For this example we'll de-construct the constructor into files as much as possible; it would also be acceptable to place the entire scene constructor in just `scene.json`.

Here's what the first example scene might look like if you moved it into external json files:

The `camera.json` file:

```{
name: "the_camera",
fov: 60.0,
position: [1.0,1.0,-1.0],
lookat: [0.0,0.0,0.0]
}```

The `light.json` file:

```{
name: "the_light",
type: "point",
position: [1.0,1.5,-2.0]
}```

The box mesh `mesh.json` file:

```{
primitive: {
type: "box",
size: 1.0
},
compile: true
}```

The `sceneObject.json` file:

```{
name: "the_box",
position: [0.0,0.0,0.0],
mesh: "mesh.json"
}```

Finally, the `scene.json` file:

```{
camera: "camera.json",
light: "light.json",
sceneObject: "sceneObject.json"
}```

Take note that external files can reference other external files without issue, this also means you can mix XML and JSON resources if desired.

After externalising the resources the webGLStart() function can be greatly simplified. Also note that since canvas dimensions aren't passed it needs to be handled with a `resize()` call to the scene or camera:

```function webGLStart(gl,canvas) {
// init and setup here
var scene = new CubicVR.Scene("scene.json");

// Ensure our camera starts out the correct size,
// since the json file didn't include canvas dimensions!
scene.resize(canvas.width, canvas.height);

// Add the default scene camera to the resize list to update on browser resize

// Start our main drawing loop, it provides a timer and the gl context as parameters
CubicVR.MainLoop(function(timer, gl) {
// perform any per-frame operations here
// perform any drawing operations here
scene.render();
});
}```

If you want to specify multiple items per file just create an array as you would for the constructor normally:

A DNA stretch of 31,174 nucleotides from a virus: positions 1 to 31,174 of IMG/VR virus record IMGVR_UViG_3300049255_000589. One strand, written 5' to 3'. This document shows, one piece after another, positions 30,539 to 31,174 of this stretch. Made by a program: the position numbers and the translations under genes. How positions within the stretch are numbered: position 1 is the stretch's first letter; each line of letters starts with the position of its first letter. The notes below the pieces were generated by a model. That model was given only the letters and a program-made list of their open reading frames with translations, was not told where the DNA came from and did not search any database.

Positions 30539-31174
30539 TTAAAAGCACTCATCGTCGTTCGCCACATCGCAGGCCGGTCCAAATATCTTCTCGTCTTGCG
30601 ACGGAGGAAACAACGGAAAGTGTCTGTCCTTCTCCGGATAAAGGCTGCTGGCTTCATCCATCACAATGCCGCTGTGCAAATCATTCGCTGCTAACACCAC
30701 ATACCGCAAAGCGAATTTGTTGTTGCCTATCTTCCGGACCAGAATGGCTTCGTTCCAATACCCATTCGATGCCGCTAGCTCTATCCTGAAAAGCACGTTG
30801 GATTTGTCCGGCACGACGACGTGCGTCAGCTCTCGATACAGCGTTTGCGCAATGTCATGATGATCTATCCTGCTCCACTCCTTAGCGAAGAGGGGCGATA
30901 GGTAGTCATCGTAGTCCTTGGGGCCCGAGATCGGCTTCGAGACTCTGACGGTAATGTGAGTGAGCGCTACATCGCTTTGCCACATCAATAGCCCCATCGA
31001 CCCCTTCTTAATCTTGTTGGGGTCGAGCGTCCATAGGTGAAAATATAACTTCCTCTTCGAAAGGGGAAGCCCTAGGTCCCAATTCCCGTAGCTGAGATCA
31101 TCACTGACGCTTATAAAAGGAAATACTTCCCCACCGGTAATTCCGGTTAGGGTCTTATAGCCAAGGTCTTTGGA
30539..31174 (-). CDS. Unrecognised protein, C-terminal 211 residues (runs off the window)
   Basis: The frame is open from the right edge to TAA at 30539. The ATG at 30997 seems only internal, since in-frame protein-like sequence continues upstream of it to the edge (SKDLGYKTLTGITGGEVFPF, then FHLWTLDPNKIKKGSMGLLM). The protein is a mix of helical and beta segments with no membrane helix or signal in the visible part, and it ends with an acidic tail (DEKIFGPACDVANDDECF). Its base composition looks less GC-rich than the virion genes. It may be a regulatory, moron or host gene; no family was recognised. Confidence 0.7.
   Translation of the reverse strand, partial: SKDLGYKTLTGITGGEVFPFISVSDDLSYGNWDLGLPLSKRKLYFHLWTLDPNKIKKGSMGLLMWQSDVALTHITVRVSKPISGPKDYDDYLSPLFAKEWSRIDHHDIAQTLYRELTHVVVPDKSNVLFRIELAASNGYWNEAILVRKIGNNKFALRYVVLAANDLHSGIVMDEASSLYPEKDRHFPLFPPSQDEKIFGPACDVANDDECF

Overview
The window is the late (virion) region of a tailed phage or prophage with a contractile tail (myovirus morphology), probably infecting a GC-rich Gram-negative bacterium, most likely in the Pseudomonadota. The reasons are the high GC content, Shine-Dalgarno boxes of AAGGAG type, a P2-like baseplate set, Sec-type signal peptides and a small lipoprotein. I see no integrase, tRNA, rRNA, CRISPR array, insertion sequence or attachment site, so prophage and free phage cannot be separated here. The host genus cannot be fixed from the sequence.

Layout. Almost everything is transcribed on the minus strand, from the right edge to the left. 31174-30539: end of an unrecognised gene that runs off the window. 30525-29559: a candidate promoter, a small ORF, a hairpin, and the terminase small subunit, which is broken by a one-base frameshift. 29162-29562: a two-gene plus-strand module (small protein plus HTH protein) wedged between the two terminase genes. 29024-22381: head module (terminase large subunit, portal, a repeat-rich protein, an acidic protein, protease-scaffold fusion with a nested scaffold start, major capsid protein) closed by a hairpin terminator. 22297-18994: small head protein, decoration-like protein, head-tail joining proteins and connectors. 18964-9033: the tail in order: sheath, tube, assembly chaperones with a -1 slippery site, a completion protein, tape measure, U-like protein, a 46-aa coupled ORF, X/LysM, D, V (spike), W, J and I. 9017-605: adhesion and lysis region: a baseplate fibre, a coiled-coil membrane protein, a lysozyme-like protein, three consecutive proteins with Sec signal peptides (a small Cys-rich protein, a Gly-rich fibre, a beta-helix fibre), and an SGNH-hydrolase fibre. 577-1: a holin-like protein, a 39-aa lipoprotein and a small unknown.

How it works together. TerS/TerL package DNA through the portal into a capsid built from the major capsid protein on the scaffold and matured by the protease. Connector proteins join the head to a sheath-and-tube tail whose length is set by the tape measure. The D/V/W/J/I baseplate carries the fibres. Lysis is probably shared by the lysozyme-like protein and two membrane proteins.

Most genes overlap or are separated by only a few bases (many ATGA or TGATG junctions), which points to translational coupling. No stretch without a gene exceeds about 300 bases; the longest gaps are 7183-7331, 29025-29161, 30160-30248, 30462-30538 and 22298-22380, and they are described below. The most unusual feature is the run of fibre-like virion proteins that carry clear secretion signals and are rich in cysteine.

File `sceneObjects.json`, load in place of `sceneObject.json` in `scene.json`:

```[{
name: "the_box",
position: [0.0,0.0,0.0],
mesh: "mesh.json"
},{
name: "another_box",
position: [0.0,1.0,1.5],
scale: [1.0,2.0,1.0],
mesh: "mesh.json"
}]```

It's also worth noting in this case, that the `mesh.json` file duplication is recognized and optimally only a single instance of the mesh will be loaded and used. If the mesh constructor is repeated twice without externalising (or by creating a shared variable such as `boxMesh`) it will create two separate instances and consume twice as much memory.

## Using XML equivalent resources

For every constructor you can use a `.js` or `.json` resource; but you can also construct an identical constructor in XML. CubicVR.js converts all XML files into JSON before using them internally. It also can parse XML within a worker without the need for DOM, or from a Javascript string containing XML.

Note that the XML parser via string or within a worker is limited, and may not support all XML files. It is recommended you convert your file to the BadgerFish-JSON format first if using workers. BadgerFish-JSON is also used internally for all XML parsing and can be used directly instead of the XML file

Here's the previous external example, with some JSON files exchanged for XML files. This example also includes two SceneObjects to represent how arrays are represented and references to both JSON and XML files to show how they can be inter-mixed:

Here's the `mesh.xml` file:

```<mesh>
<primitive>
<type>box</type>
<size>1.0</size>
</primitive>
<compile>true</compile>
</mesh>```

The `sceneObjects.xml` file, showing array usage, note the root element can be anything you like:

```<mySceneObjects>
<sceneObject>
<name>the_box</name>
<position>0.0,0.0,0.0</position>
<mesh>mesh.xml</mesh>
</sceneObject>
<sceneObject>
<name>another_box</name>
<position>0.0,1.0,1.5</position>
<scale>1.0,2.0,1.0</scale>
<mesh>mesh.xml</mesh>
</sceneObject>
</mySceneObjects>```

And the `scene.xml` file, utilising previous JSON parts as well:

```<scene>
<camera>camera.json</camera>
<light>light.json</light>
<sceneObjects>sceneObjects.xml</sceneObjects>
</scene>```

And the only change required for webGLStart() is:

```    function webGLStart(gl,canvas) {
// init and setup here
var scene = new CubicVR.Scene("scene.xml");
...```

## Moving on

Now that the basics of procedural scene construction are handled you're ready to add some life to the scene via lighting, materials and textures.

To continue check out: Materials and Lighting.

Something went wrong with that request. Please try again.